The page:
Analysts Boost News Corp. Stock Price Target on Sports Network Launch
Over time, one observer sees potential for the channel to provide a 5 percent lift to earnings per share for the conglomerate's soon-to-be-separate Fox Group.
Lazard Capital Markets analyst Barton Crockett on Wednesday raised his stock price target on News Corp. by $4 to $35 following the conglomerate's announcement of its new sports cable network.
"While Fox Sports 1 will likely lose money for years as it builds up audience and programming in advance of hiking affiliate fees, at scale, we see potential for the new sports network to provide a 5 percent lift to consolidated earnings per share for the soon-to-be-separate Fox Group," he wrote in a report.
Wunderlich Securities analyst Matthew Harrigan also raised his price target on by $4 to $36, highlighting that "Fox will finally embark on its national sports network."
Crockett detailed his math. "We believe that SNL Kagan's projection that News Corp. is aspiring to a $1 per month affiliate fee is probably a reasonable approximation for News Corp.'s ambitions over time," he said. "Such a fee would be about a fifth of ESPN's, below leading regional sports networks, but above other national sports networks like NBC Sports."
If the network's costs were $800 million-$1.1 billion, or roughly a quarter of ESPN's, "it could build up a sports portfolio that's roughly a fifth as valuable as ESPN's and so collect this fee," the analyst explained. That could allow the network to generate operating profit before depreciation and amortization of $200 million-$500 million, he estimated.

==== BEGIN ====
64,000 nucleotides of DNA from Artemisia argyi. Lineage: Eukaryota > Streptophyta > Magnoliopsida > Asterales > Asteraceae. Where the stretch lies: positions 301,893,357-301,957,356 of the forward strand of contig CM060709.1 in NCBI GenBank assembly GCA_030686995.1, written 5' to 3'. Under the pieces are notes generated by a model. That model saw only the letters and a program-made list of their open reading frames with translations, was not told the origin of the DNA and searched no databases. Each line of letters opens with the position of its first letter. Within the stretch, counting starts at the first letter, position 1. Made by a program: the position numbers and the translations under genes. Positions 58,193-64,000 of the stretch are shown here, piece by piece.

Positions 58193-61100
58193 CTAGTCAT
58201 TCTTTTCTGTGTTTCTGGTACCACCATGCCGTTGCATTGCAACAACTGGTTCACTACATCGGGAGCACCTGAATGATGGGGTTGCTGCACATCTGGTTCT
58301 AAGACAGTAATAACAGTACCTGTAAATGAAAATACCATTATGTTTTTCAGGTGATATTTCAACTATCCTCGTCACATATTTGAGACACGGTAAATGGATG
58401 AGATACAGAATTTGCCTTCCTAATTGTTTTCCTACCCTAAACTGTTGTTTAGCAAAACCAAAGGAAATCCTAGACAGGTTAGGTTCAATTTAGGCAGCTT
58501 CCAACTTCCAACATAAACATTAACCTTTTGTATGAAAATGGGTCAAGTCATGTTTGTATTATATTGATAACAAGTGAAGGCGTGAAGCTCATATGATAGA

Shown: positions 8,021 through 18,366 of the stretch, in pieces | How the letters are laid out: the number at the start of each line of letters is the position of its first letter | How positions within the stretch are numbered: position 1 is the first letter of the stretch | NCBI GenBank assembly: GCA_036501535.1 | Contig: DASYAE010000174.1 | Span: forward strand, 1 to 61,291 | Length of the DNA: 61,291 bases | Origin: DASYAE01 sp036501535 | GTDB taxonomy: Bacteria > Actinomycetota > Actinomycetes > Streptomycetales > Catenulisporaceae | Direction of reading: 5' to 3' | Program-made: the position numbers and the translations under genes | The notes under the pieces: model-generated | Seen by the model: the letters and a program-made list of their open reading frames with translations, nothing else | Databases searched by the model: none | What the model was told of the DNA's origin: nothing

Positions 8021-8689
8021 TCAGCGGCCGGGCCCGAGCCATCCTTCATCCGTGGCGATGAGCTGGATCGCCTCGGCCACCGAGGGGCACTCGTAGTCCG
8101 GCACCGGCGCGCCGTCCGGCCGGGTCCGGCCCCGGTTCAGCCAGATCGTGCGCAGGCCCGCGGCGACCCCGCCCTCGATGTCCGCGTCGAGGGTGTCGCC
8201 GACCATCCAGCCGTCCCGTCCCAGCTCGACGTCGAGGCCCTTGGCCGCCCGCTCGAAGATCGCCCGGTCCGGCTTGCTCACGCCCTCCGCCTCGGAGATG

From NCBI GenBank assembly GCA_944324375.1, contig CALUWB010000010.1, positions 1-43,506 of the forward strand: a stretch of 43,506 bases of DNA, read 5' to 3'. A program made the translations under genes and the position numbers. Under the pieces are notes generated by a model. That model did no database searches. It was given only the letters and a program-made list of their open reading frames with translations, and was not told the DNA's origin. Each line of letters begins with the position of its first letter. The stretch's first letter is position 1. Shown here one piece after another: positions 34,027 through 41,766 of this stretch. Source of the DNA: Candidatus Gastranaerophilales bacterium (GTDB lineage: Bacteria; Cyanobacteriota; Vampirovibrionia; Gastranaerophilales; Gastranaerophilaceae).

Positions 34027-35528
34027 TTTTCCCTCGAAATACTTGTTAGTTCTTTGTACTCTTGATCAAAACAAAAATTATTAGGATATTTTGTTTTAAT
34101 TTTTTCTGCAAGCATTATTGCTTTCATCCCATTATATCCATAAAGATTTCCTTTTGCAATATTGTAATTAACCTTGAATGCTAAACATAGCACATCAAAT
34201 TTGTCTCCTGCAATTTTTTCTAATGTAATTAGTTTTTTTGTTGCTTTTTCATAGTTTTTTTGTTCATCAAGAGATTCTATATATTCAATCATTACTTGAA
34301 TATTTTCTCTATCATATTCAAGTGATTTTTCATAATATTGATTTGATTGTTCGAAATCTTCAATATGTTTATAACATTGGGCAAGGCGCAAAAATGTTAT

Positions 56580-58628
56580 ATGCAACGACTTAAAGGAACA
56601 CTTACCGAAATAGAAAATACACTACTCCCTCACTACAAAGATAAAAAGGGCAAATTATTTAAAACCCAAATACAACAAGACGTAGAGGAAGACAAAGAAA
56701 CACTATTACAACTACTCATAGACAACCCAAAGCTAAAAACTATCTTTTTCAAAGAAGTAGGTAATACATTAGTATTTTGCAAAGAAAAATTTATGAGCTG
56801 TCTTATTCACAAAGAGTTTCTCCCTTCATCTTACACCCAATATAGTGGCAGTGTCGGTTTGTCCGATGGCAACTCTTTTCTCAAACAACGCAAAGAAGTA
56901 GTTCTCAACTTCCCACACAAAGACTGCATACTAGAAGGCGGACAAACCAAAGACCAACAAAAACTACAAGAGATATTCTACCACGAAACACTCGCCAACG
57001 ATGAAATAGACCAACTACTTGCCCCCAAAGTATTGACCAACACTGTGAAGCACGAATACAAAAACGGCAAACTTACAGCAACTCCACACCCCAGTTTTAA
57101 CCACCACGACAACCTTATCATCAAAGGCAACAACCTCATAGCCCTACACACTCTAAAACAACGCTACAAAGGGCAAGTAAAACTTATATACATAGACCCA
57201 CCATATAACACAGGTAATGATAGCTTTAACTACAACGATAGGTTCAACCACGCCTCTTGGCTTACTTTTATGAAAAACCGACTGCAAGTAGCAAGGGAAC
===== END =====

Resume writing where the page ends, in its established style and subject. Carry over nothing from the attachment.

"We are not modeling Fox to achieve more than 25 percent-30 percent of ESPN's $5-plus monthly fees, but also believe that it is positioned ahead of the other national network entrants even if the immersive ESPN environment and brand cannot be fully cloned," Harrigan wrote.
He estimated the value for News Corp.'s regional sports networks, including its stake in the Yes Network, the Fuel cable channel and Fox Sports 1 at $14.8 billion.
The network will launch via a rebranding of News Corp.'s Speed channel in August with a reach of 90 million homes.
Discussing the new network's effect on sports juggernaut ESPN, Crockett wrote: "We see a muted impact on Disney's ESPN as Disney has inked 10-year distribution deals with most distributors. Key ESPN games should retain their audience. The main competition will be in sports news."
The network will air studio programming nightly, including Rush Hour hosted by Regis Philbin and Fox Football Daily with the Fox Sunday football show hosts.
Barclays Capital analyst Anthony DiClemente on Wednesday also increased his price target for the entertainment giant by $2 to $33, but he mainly cited the company's sales agreement for its stake in a New Zealand pay TV firm earlier this week and other tweaks to his financial model.
"News Corp. is uniquely positioned given that it has an existing portfolio of national sports rights that could be aggregated onto a new network," he added though in reference to Fox Sports 1.
"While Fox has a compelling package, it still pales [in comparison] to ESPN, which owns rights to virtually every major sport and college conference," wrote Credit Suisse analyst Michael Senno. "Management admits it will take time to challenge ESPN, but similar to its entries in news and broadcast, News Corp. sees room for competition."
He concluded: "We continue to have a positive view on the strategy and investments in regional sports networks given our bias to sports exposure."
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